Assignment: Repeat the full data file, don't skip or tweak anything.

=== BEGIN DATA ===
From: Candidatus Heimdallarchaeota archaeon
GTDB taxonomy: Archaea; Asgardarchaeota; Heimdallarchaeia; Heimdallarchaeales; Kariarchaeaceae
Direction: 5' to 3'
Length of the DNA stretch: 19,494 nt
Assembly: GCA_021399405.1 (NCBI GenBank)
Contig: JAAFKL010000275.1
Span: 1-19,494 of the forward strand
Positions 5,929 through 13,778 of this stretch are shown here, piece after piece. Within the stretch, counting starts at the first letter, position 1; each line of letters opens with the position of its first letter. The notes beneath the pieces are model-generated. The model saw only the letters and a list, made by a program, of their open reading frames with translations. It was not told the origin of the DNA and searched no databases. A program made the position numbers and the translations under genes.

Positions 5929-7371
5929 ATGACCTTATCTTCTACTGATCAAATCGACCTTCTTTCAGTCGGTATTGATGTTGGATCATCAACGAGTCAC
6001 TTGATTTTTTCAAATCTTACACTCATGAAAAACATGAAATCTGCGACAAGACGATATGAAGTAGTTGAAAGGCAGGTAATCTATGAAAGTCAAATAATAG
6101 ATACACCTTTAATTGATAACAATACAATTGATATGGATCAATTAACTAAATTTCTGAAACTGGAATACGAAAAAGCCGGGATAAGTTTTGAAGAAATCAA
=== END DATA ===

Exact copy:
From: Candidatus Heimdallarchaeota archaeon
GTDB taxonomy: Archaea; Asgardarchaeota; Heimdallarchaeia; Heimdallarchaeales; Kariarchaeaceae
Direction: 5' to 3'
Length of the DNA stretch: 19,494 nt
Assembly: GCA_021399405.1 (NCBI GenBank)
Contig: JAAFKL010000275.1
Span: 1-19,494 of the forward strand
Positions 5,929 through 13,778 of this stretch are shown here, piece after piece. Within the stretch, counting starts at the first letter, position 1; each line of letters opens with the position of its first letter. The notes beneath the pieces are model-generated. The model saw only the letters and a list, made by a program, of their open reading frames with translations. It was not told the origin of the DNA and searched no databases. A program made the position numbers and the translations under genes.

Positions 5929-7371
5929 ATGACCTTATCTTCTACTGATCAAATCGACCTTCTTTCAGTCGGTATTGATGTTGGATCATCAACGAGTCAC
6001 TTGATTTTTTCAAATCTTACACTCATGAAAAACATGAAATCTGCGACAAGACGATATGAAGTAGTTGAAAGGCAGGTAATCTATGAAAGTCAAATAATAG
6101 ATACACCTTTAATTGATAACAATACAATTGATATGGATCAATTAACTAAATTTCTGAAACTGGAATACGAAAAAGCCGGGATAAGTTTTGAAGAAATCAA